You might have business values, but have you got the courage of your convictions? See how to determine if you what must be done to back up your words with actions.

The next excerpt is from Jeffrey Hayzlett’s book The Hero Factor: How Great Leaders Transform Organizations and Create Winning Cultures . Buy it now from Amazon | Barnes & Noble | Apple Books | IndieBound

Hero leaders and companies will have a big vision that they pursue each day, and their values inform that vision. In the service of these values, they have to:

  • Live their values
  • Hold themselves responsible and accountable with their values each day
  • Create a culture that reflects their values
  • Think bigger and much better than they already do and differently than they have before
  • Welcome and also pay attention to dissenting voices-not just the ones who affirm everything you already believe
  • Be ready to study from others without convinced that new knowledge and nuance undermine what they believe
  • Admit they don’t know everything
  • See opportunities for partnerships and relationships within their people and the city that permit them to grow as business­es and leaders
  • Be ready to sacrifice and compromise
  • Be good and kind in how they treat others

Each one of these things require flexibility and vulnerability, not forgetting dedication and time. But while things such as sacrifice and compromise are crucial in how exactly we work, there has to be some values we’ll never compromise. Our core values will be the ones that anchor us, our people, and our organizations and present us the courage to keep standing and fighting. No hero can operate successfully or have Hero Intensity without them.

So what’s non-negotiable for you personally? Chick-fil-A is an exemplory case of a company that stacks up because of its values. The company’s taken a stand on gay rights and gay marriage (for the record, it’s opposed), which includes caused entire cities, like Boston, to reject the stores. The company’s stand could be opposite to mine, and I am hoping it’ll change. But I still eat at the restaurants, therefore do many gay people I understand, who also expect change. Does which means that they lack the courage of their convictions, in patronizing a business that will not support who they are and how they would like to live? Actually, it’s the contrary: They have the courage to aid those that disagree. They still get served, regardless of who they are, and made a choice to consume a delicious chicken sandwich, accepting that disagreement on values doesn’t mean they can not be civil. I respect that people can have different values but still break bread. I could still study from and respect other activities the business does: how they live their values, treat their people, and help their communities.

In all honesty, I only get my back up when people or organizations live by one rule, won’t even consider that there may be exceptions, and use that absolute to avoid you from accepting those that disagree (or who advocate almost any violence against them).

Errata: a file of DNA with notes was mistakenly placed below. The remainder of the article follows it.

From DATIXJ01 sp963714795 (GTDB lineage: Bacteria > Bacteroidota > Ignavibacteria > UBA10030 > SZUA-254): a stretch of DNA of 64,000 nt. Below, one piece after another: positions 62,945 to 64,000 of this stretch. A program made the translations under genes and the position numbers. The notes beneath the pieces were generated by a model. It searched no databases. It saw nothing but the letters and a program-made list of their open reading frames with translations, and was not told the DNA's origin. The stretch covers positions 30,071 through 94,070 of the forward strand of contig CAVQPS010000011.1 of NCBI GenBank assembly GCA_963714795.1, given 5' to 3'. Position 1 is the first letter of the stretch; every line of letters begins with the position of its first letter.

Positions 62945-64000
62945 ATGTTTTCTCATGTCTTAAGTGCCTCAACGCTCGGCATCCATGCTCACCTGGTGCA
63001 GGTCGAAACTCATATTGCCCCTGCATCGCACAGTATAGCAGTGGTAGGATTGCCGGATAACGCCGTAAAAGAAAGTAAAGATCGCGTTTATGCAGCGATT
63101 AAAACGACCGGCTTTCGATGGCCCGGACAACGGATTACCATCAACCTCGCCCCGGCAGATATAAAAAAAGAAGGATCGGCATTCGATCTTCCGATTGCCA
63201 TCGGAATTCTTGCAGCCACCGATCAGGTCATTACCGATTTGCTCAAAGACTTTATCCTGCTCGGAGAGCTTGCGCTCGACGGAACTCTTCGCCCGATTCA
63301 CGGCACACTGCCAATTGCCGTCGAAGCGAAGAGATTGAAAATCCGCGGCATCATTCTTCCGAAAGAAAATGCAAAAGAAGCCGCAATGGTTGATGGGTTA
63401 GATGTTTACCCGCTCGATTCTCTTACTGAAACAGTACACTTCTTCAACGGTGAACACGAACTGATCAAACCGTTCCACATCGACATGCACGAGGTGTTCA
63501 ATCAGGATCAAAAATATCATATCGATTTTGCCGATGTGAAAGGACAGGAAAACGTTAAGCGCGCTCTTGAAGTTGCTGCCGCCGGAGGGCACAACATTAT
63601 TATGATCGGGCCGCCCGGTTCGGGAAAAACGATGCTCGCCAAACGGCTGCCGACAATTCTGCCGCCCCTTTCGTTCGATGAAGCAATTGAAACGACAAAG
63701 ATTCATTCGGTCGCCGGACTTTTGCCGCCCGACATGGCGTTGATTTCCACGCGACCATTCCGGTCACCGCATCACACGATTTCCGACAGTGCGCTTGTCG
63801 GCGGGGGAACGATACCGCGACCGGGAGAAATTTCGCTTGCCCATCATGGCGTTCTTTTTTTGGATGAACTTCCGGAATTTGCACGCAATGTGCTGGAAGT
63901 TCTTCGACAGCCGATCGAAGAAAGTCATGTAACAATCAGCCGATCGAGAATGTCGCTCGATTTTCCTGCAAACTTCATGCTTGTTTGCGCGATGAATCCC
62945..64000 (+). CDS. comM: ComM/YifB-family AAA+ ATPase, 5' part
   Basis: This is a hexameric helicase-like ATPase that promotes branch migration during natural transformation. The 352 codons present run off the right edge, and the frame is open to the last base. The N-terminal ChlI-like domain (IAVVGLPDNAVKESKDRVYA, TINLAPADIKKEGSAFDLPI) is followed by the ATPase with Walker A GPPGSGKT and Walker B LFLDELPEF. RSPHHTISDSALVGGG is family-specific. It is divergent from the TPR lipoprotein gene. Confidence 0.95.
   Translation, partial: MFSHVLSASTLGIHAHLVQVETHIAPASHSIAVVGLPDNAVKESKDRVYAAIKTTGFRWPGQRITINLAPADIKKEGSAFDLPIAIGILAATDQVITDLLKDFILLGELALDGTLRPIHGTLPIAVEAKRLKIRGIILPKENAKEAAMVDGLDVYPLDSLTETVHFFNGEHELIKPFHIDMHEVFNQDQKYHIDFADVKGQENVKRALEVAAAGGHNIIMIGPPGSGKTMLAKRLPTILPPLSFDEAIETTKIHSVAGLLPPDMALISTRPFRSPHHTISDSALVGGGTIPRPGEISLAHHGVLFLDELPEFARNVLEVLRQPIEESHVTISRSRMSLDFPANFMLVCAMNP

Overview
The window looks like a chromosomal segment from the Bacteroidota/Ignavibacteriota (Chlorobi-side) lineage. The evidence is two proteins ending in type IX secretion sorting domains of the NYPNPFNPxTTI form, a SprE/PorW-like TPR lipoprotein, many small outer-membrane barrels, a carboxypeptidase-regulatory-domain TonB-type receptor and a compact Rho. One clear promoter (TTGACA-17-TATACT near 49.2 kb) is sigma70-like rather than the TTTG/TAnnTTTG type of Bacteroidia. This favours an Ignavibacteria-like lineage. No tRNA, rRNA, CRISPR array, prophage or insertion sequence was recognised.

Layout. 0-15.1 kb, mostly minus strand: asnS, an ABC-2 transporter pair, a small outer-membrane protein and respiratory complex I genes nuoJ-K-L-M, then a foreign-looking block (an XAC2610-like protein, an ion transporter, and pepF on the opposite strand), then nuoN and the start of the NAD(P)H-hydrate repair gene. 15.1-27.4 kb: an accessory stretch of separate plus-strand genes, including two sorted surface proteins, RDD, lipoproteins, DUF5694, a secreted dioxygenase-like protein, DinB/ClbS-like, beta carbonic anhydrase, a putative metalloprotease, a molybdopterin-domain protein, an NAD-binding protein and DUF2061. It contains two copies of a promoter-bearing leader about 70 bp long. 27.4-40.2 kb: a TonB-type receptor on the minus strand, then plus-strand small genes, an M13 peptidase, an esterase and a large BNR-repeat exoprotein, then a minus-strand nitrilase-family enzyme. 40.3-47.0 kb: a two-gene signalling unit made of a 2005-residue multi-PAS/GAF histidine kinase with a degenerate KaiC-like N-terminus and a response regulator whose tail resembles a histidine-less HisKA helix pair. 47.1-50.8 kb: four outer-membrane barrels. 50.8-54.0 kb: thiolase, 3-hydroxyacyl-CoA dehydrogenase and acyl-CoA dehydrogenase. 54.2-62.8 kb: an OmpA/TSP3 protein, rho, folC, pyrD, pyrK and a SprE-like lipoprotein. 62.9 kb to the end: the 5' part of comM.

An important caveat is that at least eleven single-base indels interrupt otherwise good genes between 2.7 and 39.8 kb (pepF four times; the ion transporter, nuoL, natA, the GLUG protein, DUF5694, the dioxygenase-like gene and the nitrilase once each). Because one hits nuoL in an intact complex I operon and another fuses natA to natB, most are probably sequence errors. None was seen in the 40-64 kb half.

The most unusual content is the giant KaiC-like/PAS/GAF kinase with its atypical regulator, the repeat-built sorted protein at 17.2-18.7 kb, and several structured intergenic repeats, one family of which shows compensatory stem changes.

Those individuals believe they have integrity and truth on the side and so are living their values. On the facial skin of it, non-negotiable values should only increase your Hero Intensity. However when they’re used to exclude others, not due to any offenses against others or trespasses against you but as the way they look, think, or believe just offends you? That’s being righteous beneath the guise to be right, a zealot not acting with zeal.

The type of right and wrong is that values can evolve, and the ones values — even your non-negotiables — should be put to the test in order to understand that. This implies you’ll want people opposing you — whether it’s individuals who don’t like everything you are a symbol of or companies who would like to enable you to get down by doing everything you do better or disrupting how you do it. Otherwise, it certainly isn’t about you, right? Because you’re not really a big enough hero for your values to matter.

The question is, does that challenge make you start or double down? And which are the difference? Because there’s no absolute right way, regardless of how non-negotiable you are. A hero always requires a villain. Villains help heroes operate for what they believe, test what they believe, and understand the complexities to do the right thing. Being truly a hero is always about “doing the proper thing.” But what goes on next?

Do you utilize what your “villains” are doing to carefully turn the spotlight of accountability on yourself or simply condemn their values?

What’s right with regards to values is rarely black and white, particularly when the choices aren’t simple or the problem is one you’ve never encountered before. Operationally, “right” could be a little easier. It is usually about being efficient and doing things the simplest way possible, as fast as possible, using the fewest amount of people without screwing those individuals and hurting those that most need our protection. By doing so, doing something best and right may cost you. If you need to hire folks from your community, you will be charged you a lot more than paying someone in Latin America or Southeast Asia.

With regards to Hero Intensity, however, and being true to who you are, everything you are, and what your values are, hero leadership could be messy. Just how do you cope with this messiness?

You do it by getting the courage to be authentic. Always live your values, even if others don’t like them or they seem stuck previously:

  • Say no if it doesn’t match your values.
  • Stay relentless even though the naysayers attack and the winds of change blow on the market.
  • Do whatever needs doing to lead and reach beyond everything you know.
  • Don’t play politics or live with hidden agendas, but operate and say eve
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